In a build up to Rawlings’ undemocratic behaviours, he attacked (not in the sense of matured criticism as a matter of civility but as a way of undermining the democratic system) President Mills, on August 24 in Kumasi, in a speech to the fringe youth wind (United Cadres Front) of the NDC, so much so that he went to the extent of saying: the Atta Mills-led government lacks the “revolutionary spirit to govern the country” in a military coup attempt tone; that President Atta Mills is “dull” and “slow” to the extent of portraying Mills as inefficient and should be removed; that “if things did not change immediately for the better, then some of them in the party (NDC) would advise themselves; and that the Atta Mills government should “adopt his (Rawlings’) dynamic leadership style,” among others.

What a threat unbecoming of an ex-President! The reality is Mills is no Jerry Rawlings. By birth and natural orientation Mills has different style of doing things and all leaders govern differently, and so Mills cannot govern like Rawlings. Mills has PHD in law and a former university professor, Rawlings has “O” Level and a former military pilot. Mills is more emotionally balanced, thoughtful and more reasonable, Rawlings, thoughtless, is an emotional mess that has jammed his reasoning. Mills, 65, is older than Rawlings, 61.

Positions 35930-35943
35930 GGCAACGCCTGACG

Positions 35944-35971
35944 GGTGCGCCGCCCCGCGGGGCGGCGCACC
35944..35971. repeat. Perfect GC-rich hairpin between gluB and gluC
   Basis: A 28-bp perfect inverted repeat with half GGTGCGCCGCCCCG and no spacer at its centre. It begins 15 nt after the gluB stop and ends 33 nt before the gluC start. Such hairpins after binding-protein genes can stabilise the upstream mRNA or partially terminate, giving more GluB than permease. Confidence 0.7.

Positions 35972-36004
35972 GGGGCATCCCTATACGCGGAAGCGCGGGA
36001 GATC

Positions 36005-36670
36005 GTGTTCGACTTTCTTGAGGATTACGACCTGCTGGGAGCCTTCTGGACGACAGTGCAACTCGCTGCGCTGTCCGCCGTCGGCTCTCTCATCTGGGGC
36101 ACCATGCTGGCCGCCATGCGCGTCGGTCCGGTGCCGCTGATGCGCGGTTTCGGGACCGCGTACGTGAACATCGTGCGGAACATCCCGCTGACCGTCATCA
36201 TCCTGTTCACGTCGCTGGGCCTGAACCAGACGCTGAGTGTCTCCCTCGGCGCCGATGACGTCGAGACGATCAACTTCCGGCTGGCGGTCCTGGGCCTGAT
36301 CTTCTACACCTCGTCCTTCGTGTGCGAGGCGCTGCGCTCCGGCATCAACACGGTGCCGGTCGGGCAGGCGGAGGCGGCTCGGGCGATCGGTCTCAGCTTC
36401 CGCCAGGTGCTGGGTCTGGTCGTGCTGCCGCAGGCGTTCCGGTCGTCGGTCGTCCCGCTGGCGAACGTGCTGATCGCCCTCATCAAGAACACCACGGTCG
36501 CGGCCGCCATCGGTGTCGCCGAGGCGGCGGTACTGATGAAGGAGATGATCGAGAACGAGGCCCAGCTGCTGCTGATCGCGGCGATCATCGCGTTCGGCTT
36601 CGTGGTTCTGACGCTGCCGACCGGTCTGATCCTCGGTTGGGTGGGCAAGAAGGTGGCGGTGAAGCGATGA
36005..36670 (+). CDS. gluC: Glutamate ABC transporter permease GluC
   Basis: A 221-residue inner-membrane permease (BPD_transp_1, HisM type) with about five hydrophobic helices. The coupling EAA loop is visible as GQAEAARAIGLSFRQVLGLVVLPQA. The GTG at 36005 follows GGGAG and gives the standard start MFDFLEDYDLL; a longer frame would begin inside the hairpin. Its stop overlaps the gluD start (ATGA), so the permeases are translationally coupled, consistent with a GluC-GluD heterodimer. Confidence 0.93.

Ruling an African state is complicated, especially if you have somebody like Rawlings constantly pouring his emotional and misguided venoms into the political process. With its histories, cultures and complexes, ruling an Africans that has been asphyxiated by the like of Rawlings do not need rush but high thoughtfulness drawn from the culture and history of the state, fuller grasp of the nuances wheeling the state and immense balances, as Botswana shows.